Nigeria’s female business owners are vital to the economy
We must support them
Sub-Saharan Africa has the highest rate of female entrepreneurship globally with an estimated 21.8% of women owning businesses; in Nigeria, female entrepreneurs are an estimated 40% of the total population. Most of these businesses are necessity-driven – started as a means to earn an income such as agriculture, textile, retail etc. Nigeria’s informal economy makes up 86.1% of its entire workforce, includes 41.5 million micro, small and medium enterprises (MSMEs) and accounts for approximately 65% of Gross Domestic Product (GDP). However, as a result of the pandemic and collapsing global oil prices, the Nigerian economy is projected to contract by 3.2% with a total of 9.2 million female workers being affected either by a reduction in income or rendered unemployed.
Female-led retail businesses in Nigeria face several challenges – gender discrimination, limited stock due to insufficient working capital, highly fragmented distribution systems, expensive middlemen and low profit margins, as well as limited access to credit facilities leading to a reduction in profit. These have been further exacerbated by a reduction in disposable income as a result of the lockdown and restriction of movement. To make matters worse, research shows that the pandemic has adversely affected women as so many operate in the service sectors.
As borders slowly open and movement creeps back to pre-pandemic levels, there is much work to be done to help Nigeria’s already fragile economy to not just recover but thrive. The millions of women at the helm of the informal economy know exactly what needs to be done to get the engine of the economy buzzing again, and there are a number of ways to support them to do this.
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Better access to credit and stock management
First, our female small business owners must be provided with greater economic power to grow their businesses through better access to credit. This will give them the economic resources to move beyond subsistence trade in order to actually grow their operations. This requires training and upskilling on how to evolve the business from small stall to medium enterprise, with the ability to supply its customers with a range of goods.
Help with financial and digital literacy are two key ways to support small entrepreneurs to grow; and Nigeria has a range of innovative digital platforms that can help businesses manage their operations more efficiently. With limited resources, a mobile enabled solution that allows retailers to track their stock and take payment from customers solves a substantial pain point, not least the time it takes to physically go out and procure stock. A lot of these small businesses also lack space to hold stock and can lack the business know-how to efficiently manage stock levels. With the help of technology, informal retail businesses can improve their processes, reduce stock waste and ultimately improve turnover.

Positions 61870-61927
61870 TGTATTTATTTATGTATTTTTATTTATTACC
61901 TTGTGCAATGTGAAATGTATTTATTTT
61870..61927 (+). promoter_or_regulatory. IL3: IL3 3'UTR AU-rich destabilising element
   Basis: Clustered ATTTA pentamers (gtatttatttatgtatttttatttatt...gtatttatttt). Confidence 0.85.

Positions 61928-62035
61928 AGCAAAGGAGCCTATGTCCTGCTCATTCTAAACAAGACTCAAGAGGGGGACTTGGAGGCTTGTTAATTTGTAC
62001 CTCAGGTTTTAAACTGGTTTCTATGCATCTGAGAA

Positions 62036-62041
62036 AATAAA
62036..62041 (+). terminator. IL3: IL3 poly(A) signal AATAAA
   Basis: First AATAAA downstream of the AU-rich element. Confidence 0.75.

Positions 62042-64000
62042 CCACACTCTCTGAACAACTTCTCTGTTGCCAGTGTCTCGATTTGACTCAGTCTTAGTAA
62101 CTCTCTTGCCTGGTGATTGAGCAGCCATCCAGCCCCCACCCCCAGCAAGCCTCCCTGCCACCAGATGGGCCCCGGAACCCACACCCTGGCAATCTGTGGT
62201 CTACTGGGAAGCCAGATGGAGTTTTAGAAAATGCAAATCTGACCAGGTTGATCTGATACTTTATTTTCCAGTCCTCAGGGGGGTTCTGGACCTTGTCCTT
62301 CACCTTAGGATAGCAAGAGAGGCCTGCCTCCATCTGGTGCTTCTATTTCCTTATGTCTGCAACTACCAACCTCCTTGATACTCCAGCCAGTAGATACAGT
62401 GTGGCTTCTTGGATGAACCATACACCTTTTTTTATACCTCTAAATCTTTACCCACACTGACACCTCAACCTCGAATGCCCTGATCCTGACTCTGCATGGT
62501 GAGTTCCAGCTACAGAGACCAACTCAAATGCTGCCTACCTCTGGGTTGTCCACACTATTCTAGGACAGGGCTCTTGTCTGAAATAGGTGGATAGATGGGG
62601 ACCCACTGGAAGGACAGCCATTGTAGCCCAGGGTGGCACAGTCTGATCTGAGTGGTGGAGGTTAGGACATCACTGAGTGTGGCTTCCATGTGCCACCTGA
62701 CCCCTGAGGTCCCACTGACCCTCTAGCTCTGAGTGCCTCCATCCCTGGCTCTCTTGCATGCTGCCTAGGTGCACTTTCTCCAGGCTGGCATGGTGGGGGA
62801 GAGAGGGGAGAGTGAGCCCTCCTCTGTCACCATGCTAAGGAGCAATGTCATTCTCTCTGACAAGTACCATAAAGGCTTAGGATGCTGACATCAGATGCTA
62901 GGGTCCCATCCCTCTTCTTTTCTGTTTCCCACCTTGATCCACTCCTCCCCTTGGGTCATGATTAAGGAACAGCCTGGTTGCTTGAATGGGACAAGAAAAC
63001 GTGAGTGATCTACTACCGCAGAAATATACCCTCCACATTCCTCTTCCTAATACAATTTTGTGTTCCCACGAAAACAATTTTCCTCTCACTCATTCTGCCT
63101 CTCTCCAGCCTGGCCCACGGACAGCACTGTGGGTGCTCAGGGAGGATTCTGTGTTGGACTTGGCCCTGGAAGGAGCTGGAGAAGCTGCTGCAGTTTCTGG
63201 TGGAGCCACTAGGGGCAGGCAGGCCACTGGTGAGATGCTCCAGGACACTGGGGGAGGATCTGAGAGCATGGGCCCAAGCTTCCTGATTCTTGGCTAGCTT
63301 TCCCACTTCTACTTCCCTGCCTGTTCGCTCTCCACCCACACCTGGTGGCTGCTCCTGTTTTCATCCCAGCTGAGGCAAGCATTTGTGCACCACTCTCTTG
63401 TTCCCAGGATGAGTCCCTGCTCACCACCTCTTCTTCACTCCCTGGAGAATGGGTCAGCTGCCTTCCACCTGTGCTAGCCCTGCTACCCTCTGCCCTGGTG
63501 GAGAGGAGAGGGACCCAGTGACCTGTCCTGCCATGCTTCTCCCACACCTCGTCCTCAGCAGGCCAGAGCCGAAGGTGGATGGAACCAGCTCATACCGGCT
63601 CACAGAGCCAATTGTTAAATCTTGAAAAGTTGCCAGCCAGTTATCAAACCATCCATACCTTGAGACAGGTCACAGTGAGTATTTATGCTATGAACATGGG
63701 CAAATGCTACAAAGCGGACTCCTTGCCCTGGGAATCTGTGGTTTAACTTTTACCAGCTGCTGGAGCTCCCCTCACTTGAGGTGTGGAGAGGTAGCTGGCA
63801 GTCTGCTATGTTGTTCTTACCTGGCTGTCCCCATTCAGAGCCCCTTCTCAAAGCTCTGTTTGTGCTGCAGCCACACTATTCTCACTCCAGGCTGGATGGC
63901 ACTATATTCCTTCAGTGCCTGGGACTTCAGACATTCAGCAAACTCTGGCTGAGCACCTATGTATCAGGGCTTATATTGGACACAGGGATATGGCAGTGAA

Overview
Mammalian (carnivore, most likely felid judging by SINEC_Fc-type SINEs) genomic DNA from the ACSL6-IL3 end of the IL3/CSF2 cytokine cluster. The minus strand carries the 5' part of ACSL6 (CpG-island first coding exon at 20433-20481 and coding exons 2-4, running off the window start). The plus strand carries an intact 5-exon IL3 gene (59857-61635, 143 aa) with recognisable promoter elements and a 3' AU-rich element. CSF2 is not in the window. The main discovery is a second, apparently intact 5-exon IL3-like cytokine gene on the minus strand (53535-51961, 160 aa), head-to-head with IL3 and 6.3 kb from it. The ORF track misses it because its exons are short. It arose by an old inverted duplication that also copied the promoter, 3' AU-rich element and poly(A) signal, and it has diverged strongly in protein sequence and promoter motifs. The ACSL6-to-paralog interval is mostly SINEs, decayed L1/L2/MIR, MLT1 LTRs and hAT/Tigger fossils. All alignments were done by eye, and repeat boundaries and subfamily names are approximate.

Opening doors to global markets and mentorship
It is also paramount that the ecommerce platforms being used by small retailers offer more than the best deals on merchandise from the comfort of their shops. Opportunities to link with domestic and global markets is essential to their continued growth, particularly with a non-existent budget for marketing. Mentorship programs also open doors for some of the most underserved business owners to be part of a network that connects them to business mentors to support their growth ambitions.
As the world slowly returns to ‘normal’ and we begin to think about how we can mitigate the economic damage of the pandemic, the informal retail sector and the women that underpin it can play a major part. The informal retail sector has so much untapped potential. Many of these women have achieved significant success with minimal support for so long. If we finally give them the support they need, we will not only be helping the entrepreneurs but also helping their families and communities which will ultimately benefit society as a whole.
Karen Adie is the Director of Merchant Services at TradeDepot. She started off her career at Goldman Sachs as a Technology Analyst and has worked in various capacities at several tech startups in Nigeria. She has a Bachelor’s degree in Computer Science from the University of Nottingham and a Master’s degree in Management from Cranfield University, both in the UK.